In corona times, the following rule usually applies: Outdoors is better than indoors. Restaurants can often accommodate for this in the summer months, but autumn and winter will present difficulties.
Patio heaters could allow guests to continue to dine comfortably outside even in colder temperatures, but the devices are seen by many as climate killers, resulting in widespread bans by cities.
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Should these bans now be temporarily lifted? A debate on the matter has made its way into nationwide politics. As it stands, there is a wide variety of different regulations across the federal states.
There is no ban on public use of the heaters in Düsseldorf, Duisburg, Dortmund, Bonn, Cottbus, Potsdam and Kiel, nor in Frankfurt am Main. The heaters are also permitted in Bremen, though they are not widely used.
In Cologne, there is also no general ban, though there are some requirements on the heaters’ design.
In Leipzig, one patio heater per 20 square meters is permitted in open spaces. However, they must be applied for and a fee of €20-30 must be paid, with the money being used to plant trees.
In Dresden, the heaters are not necessarily prohibited, but like many things in Germany an application is required in advance.
A patio heater in the outdoor area of a restaurant in Würzburg, Bavaria. Photo: DPA
One of the cities in which patio heaters are to be temporarily allowed in autumn and winter is Stuttgart.
Mayor Fritz Kuhn of the Green party wants the ban suspended in the city centre by April next year, with the aim of helping the catering industry. He advocates the use of devices powered by green electricity.
Exceptions are also planned in Tübingen and Regensburg. Essen wants to allow for the use of the heaters until the end of March, though they are technically banned. In Fürth, too, an allowance is currently being made in response to the corona crisis.
In Munich, patio heaters are only allowed on public property during the summer months. At the end of September, the city council is expected to confront the issue. According to governing authorities, a permit would be “easily possible by majority vote”.
In Augsburg, where patio heaters are largely banned, the decision on a possible relaxation is also pending.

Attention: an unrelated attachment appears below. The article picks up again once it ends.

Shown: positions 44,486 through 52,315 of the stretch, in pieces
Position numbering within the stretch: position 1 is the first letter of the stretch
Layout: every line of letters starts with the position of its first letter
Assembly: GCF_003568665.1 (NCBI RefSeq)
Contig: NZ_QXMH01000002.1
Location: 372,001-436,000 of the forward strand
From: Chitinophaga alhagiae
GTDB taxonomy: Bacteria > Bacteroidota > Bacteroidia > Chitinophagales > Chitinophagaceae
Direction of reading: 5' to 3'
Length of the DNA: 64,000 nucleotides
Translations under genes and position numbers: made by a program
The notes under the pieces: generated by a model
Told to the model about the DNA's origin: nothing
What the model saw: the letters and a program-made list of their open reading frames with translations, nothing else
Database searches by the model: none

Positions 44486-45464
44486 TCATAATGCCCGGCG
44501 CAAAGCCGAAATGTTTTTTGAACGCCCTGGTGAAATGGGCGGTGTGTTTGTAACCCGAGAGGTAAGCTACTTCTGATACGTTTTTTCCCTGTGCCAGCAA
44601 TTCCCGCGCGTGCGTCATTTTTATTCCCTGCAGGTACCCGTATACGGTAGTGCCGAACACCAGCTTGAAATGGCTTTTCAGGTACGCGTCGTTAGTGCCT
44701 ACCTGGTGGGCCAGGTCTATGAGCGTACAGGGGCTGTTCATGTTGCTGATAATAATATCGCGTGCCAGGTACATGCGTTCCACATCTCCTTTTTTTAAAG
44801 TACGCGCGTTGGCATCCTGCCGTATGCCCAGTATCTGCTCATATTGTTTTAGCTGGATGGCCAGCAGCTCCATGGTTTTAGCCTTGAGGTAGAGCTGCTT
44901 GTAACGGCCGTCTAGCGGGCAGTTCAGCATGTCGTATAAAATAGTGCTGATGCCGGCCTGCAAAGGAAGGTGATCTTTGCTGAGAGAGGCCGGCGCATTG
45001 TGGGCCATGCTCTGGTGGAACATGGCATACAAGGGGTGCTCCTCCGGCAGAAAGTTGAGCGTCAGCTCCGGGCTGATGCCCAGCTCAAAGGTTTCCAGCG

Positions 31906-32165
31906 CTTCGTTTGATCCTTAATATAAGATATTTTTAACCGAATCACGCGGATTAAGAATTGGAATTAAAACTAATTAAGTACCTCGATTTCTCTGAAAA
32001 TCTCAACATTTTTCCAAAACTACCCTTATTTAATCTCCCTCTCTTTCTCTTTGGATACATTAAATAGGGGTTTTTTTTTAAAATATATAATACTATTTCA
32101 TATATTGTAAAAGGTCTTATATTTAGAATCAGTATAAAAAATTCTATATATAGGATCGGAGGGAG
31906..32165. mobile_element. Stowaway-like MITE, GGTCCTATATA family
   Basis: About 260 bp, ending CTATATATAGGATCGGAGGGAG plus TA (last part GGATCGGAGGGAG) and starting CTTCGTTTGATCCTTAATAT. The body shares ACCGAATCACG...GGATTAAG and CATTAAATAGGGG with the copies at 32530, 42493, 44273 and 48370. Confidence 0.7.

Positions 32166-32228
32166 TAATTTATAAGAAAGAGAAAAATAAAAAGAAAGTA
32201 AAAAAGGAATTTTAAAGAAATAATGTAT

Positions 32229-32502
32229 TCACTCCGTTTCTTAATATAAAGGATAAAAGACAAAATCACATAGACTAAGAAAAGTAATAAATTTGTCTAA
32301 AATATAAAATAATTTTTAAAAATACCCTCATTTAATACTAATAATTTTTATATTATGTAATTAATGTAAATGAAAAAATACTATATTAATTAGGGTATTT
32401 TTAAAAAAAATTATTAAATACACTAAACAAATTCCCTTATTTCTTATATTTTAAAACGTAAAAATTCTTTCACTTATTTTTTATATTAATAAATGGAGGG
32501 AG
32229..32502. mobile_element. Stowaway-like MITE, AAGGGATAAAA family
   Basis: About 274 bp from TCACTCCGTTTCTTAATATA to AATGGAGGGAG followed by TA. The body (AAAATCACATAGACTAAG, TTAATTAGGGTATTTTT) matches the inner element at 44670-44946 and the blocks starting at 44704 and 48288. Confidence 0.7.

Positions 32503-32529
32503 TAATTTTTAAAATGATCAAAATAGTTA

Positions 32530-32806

In Hamburg, things are especially complicated. Patio heaters are allowed subject to approval and are often rejected by the districts in question. Even Dehoga, Germany’s Hotel and Restaurant Association, could not clarify which rules apply in the city.
“We require the approval of patio heaters or other heating systems at least by the end of the year and not as different regulations in each area, but as one, city-wide rule”, said Dehoga president Franz J. Klein.
Jens Kerstan, the environment senator for the Greens, spoke out at the weekend in favour of the temporary use of the heaters, stating that he could accept them being allowed again for a limited time.
In Berlin, patio heaters have been banned in a number of districts and almost the entire city center since 2009.
Dehoga, IHK (the Chamber of Commerce and Industry) and the Free Democratic Party are demanding temporary permission for the use of the heaters, but are still awaiting a response from the federal state government. Only Minister for Economic Affairs Ramona Pop of the Greens was ready to talk about the heaters. They are not allowed in Hanover either.
All in all, there is a lot of understanding for patio heaters among the 10 largest German cities. Only one of them faces a possible ban according to current regulations.
The use of patio heaters has already been allowed in two of the major cities, and their use is being debated in two others. Five of the cities never implemented a ban.